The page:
It was during my difficulties and struggles with the Quran that a good friend and fellow revert Muslimah explained how the Quran was revealed to Prophet Muhammad (peace be upon him) over a period of 23 years.
Islam wasn’t learned overnight; the word of God came down to the Prophet in stages. Muslims had time to learn, adapt and change their lifestyle in accordance with the revelation and that as reverts or newly practicing Muslims, our iman (faith) is peaking and we all put huge amounts on ourselves to become the perfect Muslim overnight.
When feeling hopeless, overwhelmed and defeated, remember as the saying goes, Rome wasn’t built in a day. Give yourself time, teach yourself patience and ask for help.
The following authentic hadith constantly reminded me of my purpose and why I couldn’t fall at the first hurdle and give up on my journey with the Quran.
Read the Quran, for verily it will come on the Day of Standing as an intercessor for its companions. (Muslim)
Taking the First Step
I knew that learning to read the Quran was amongst one of my top priorities after learning and establishing my five daily prayers. Ironically though both go hand in hand as when we pray five times a day, we recite Surah Al-Faithah 17 times and to learn Quran, to be able to read it beautifully for Allah’s sake is part of perfecting your prayer.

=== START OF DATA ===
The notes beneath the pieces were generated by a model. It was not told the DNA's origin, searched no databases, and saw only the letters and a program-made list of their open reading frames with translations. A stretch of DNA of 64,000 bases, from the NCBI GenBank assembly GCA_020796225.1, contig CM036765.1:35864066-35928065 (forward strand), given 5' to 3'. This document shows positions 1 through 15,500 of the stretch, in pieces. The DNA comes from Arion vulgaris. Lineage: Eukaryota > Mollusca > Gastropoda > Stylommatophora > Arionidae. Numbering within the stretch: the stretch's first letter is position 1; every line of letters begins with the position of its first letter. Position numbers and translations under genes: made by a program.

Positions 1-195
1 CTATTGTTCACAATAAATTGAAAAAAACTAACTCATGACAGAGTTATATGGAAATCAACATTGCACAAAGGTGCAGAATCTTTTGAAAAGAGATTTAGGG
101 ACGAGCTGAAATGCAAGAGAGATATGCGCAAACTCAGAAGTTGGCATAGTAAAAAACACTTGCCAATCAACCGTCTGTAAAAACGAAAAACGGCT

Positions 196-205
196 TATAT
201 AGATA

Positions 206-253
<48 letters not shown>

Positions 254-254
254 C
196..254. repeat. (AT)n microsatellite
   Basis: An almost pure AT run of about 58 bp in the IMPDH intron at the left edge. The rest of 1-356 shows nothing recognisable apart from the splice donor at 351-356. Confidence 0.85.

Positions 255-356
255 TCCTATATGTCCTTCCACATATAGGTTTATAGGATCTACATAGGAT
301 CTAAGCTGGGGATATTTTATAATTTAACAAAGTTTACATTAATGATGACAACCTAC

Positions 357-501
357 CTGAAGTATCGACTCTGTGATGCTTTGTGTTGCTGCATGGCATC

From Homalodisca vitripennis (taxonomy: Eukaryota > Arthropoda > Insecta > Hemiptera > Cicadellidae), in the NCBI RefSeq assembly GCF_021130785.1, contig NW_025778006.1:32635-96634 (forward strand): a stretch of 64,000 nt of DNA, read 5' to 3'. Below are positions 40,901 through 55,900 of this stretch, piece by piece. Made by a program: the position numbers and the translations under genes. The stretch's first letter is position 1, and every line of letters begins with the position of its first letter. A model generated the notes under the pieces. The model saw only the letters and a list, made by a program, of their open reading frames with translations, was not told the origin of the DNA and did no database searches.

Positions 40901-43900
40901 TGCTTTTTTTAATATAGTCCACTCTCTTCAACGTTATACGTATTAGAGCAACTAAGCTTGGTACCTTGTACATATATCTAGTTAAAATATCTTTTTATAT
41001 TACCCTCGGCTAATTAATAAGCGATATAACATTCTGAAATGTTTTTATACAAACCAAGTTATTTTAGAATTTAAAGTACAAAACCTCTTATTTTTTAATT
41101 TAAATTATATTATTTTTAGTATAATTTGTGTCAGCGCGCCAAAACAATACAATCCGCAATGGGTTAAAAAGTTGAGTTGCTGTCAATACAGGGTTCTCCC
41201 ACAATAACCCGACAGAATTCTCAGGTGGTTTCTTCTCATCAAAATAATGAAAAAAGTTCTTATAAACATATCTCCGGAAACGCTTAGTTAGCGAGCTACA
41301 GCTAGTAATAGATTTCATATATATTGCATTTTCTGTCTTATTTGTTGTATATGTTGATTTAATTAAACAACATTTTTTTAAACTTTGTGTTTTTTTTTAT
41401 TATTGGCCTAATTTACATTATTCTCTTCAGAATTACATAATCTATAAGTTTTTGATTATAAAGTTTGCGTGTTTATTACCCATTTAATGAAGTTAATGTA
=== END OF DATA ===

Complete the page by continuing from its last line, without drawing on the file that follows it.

I began attending Quran lessons with a few other non-Arabic speaking revert sisters. Our teacher was so patient, may Allah reward her and I learned a lot from her such as basic letter recognition, yet being able to fluently read the Quran in Arabic text never seemed to happen for me.
I felt defeated once again, struggling to accept that I couldn’t read the word of Allah as it was revealed to our Beloved Prophet (peace be upon him).
Even though I only recognized certain letters, I found hope in my efforts and my struggle with developing a relationship with the Quran in the following Hadith.
Whoever reads a letter from the Book of Allah, he will have a reward. And that reward will be multiplied by ten. I am not saying that “Alif, Laam, Meem” is a letter, rather I am saying that “Alif” is a letter, “laam” is a letter and “meem” is a letter. (At-Tirmidhi)